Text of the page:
ED: This article is about our experiences with reusable canning lids. Of all of the items we had in our Mother Earth News Fair booth last June, they were the most talked about. Hundreds of questions were asked and many people just wanted to look them over and touch them to see what they were made of. Most buyers only wanted a minimum of one dozen to try out. These lids have been around for a long time but still seem to be relatively unknown to the pressure canning world.
Laurie and I don’t mind admitting we were inexperienced in our canning knowledge and at the same time striving to become more self sustainable in any way we could so we hope this blog will be informative to all of you out there just like us – learning to be more sustainable and trying to provide our families with homegrown safe and quality food items for years to come.
LAURIE: My experience with canning was non-existent until we decided that we were going to be moving from our condo to the wilds of Eastern Washington and the Okanogan Highlands. Our nearest neighbors are about 3 miles away and the closest town is 20 miles, and being as self sufficient as possible is the name of the game out here. My Mother-In-Law was my biggest and best help getting me started with learning how to can. She grew up growing and raising all their own food and continued right up until a few years ago. I had read several books and watched some videos, but until you actually get in there and do it you really have no idea what is involved.
So, I started learning to can while we were still living in the condo. That was a great time to start to learn. If things failed and didn’t work out like they were supposed to I could still walk 2 blocks to the grocery store and get what I needed for dinners. That’s not the case here. We’re lucky if we get off the mountain once a week now.
Even doing the small amount of canning we were doing while still living in town I hated throwing away the lids. So I got on line to look up what other people were doing with their used lids. You can only make so many Christmas decorations and shiny scary things to hang in trees to scare off the birds (although they didn’t seem to work for my birds). Ed had seen an ad in the MEN for the reusable lids and we went ahead and got some to try. My first batch of canned green beans with the reusable lids did fine, but I had 3 or 4 jars that didn’t seal properly, so I went back and read the instructions, followed the instructions closely on my second batch of beans and haven’t had any trouble with the lids since. The method you use to can is essentially the same as with the metal lids, with just a little tweak. It has to do with allowing the jars to vent while they are being cooked and then tightening the lid while they cool down. It’s nothing more than that. They come in widemouth and regular sizes and you can purchase the rubber rings separately if you should lose or damage them. So far we have not needed to replace the rubber rings. The ones we are using have held up for 3 seasons of canning, and a lot of those lids and rings have been used 2 and 3 times in the season.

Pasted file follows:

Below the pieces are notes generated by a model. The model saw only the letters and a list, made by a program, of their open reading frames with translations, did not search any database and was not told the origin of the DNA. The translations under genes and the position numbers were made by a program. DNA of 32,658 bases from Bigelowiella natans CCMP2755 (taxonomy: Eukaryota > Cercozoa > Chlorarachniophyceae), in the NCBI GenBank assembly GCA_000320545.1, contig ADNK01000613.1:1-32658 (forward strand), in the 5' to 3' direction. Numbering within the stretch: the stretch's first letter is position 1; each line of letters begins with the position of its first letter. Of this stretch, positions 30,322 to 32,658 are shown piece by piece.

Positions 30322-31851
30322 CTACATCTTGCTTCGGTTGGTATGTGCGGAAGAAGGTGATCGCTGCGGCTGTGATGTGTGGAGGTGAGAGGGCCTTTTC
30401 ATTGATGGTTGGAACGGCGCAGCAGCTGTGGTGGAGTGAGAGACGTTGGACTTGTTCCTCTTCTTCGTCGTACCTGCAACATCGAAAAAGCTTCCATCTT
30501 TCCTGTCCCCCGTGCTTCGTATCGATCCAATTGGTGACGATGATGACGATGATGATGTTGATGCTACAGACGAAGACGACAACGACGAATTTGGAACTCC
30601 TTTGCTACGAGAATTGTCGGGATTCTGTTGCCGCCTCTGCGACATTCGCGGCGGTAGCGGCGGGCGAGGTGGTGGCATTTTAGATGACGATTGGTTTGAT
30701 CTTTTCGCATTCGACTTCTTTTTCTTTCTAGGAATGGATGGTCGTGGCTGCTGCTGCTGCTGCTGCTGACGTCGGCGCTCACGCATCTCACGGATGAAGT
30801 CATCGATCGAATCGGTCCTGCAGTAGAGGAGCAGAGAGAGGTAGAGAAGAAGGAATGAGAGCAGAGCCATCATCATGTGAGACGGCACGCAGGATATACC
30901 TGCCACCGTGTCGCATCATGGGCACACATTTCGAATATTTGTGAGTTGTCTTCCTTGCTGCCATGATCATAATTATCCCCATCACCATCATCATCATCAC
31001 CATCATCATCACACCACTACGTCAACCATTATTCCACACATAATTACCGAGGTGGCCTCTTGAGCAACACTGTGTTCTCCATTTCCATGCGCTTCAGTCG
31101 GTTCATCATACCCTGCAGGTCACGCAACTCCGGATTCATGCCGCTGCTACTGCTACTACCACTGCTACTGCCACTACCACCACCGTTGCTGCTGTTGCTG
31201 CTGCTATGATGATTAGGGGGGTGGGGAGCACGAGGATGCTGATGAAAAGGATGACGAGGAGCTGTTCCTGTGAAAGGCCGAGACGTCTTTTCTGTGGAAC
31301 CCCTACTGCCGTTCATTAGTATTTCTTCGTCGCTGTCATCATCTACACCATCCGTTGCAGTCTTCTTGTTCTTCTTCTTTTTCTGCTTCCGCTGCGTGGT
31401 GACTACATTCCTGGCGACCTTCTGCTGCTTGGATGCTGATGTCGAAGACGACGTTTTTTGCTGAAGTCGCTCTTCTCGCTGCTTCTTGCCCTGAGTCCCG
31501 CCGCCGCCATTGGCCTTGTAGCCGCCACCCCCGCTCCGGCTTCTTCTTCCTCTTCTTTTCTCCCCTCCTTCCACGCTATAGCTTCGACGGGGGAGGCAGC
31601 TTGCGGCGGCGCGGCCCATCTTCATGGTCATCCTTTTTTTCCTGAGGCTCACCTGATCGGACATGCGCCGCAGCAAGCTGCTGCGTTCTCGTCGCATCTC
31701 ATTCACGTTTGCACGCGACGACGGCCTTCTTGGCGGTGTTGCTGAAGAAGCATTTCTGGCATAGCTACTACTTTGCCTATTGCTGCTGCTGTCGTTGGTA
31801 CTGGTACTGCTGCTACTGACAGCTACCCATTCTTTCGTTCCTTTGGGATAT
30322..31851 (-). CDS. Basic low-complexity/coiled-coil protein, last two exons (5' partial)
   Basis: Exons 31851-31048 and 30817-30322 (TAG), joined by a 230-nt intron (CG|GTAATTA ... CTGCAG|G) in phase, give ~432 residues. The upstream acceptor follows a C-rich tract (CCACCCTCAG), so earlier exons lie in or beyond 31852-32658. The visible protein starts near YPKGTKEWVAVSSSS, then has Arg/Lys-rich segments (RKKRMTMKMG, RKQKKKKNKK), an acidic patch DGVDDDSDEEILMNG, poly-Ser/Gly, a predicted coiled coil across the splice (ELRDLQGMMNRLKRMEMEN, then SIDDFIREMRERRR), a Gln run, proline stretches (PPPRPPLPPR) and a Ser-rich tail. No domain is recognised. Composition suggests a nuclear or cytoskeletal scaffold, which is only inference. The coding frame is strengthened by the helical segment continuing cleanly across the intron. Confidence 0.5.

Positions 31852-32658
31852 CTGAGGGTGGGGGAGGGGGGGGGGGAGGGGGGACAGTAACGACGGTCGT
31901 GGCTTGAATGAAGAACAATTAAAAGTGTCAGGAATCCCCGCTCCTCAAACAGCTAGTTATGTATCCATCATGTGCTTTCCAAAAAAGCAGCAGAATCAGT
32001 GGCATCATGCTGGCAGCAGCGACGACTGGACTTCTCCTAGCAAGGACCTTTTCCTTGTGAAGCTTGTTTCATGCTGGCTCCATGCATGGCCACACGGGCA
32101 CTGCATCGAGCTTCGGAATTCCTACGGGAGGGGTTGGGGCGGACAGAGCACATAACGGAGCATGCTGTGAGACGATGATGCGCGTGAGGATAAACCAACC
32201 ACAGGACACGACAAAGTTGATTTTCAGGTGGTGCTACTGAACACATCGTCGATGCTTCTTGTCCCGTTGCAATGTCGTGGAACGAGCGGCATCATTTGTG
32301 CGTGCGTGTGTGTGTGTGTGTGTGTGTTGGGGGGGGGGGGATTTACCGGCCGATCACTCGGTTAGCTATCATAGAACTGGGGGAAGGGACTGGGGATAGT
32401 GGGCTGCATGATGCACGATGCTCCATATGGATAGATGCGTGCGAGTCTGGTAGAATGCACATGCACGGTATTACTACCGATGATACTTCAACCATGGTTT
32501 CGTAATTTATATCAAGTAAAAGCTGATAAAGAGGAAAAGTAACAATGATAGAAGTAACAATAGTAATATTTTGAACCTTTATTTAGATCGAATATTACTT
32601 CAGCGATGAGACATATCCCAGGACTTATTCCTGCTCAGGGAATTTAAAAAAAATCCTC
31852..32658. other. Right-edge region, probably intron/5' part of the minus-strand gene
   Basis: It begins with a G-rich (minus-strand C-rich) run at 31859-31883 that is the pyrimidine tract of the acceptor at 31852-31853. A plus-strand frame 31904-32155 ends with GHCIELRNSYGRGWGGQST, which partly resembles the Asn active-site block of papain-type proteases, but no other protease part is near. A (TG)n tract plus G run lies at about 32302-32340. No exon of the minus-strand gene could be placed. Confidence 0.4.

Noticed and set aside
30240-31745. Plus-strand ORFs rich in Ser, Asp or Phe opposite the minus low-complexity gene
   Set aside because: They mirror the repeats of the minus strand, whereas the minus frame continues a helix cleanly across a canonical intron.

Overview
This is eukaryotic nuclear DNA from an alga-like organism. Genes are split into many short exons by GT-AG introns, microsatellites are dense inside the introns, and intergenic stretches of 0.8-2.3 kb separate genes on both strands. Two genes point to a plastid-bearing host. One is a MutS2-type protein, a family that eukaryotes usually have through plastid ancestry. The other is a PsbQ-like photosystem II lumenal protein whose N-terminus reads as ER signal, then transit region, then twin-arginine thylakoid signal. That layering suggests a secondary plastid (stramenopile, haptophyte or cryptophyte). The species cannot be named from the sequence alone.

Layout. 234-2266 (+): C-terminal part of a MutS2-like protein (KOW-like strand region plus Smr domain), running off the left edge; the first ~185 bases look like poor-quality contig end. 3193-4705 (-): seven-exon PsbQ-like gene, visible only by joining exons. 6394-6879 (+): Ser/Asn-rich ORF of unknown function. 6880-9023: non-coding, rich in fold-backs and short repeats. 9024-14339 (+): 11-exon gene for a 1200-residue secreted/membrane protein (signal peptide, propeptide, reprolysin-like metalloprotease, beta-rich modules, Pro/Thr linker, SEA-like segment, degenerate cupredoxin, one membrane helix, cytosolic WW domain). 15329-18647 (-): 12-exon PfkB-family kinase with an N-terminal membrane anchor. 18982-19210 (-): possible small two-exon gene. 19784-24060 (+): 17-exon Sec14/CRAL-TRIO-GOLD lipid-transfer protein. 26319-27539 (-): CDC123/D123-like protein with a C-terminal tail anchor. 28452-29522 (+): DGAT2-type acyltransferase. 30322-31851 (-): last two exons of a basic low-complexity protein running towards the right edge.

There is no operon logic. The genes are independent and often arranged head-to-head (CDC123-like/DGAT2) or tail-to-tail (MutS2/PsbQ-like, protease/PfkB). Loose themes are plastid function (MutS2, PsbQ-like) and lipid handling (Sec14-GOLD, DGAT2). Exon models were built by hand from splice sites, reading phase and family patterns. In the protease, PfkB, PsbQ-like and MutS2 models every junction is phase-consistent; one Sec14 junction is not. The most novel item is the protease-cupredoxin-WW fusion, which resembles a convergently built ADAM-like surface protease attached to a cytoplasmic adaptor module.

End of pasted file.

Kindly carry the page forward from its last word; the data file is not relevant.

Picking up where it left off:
With all the news these days about additives and unnecessary chemicals used in growing and processing foods, (not to mention all the GMO foods that are the norm for foods in the grocery stores) canning and freezing food we have grown ourselves is what we can do to make our lives a little safer and healthier. The reusable lids are food grade and BPA free and can be used with the hot water bath or pressure canning methods.
We can a lot of fish we get from the lakes nearby, much of our garden produce, and we buy fruit from the local organic orchards and can that. We raised a batch of broiler chickens and canned most of the meat. We did freeze some of them, but freezer space is limited and canning is a great way to process your meat. Canned meat will store longer than frozen meat. This next season I think we will tackle canning more meat so that our freezer doesn’t get so full.
ED: Over all we have found these lids to be as advertised and anytime you can reuse something over and over again, it just has to be a good idea.
Ed and Laurie Essex live off grid in the Okanogan Highlands of Washington State where they operate their website goodideasforlife.com and offgridworks.com.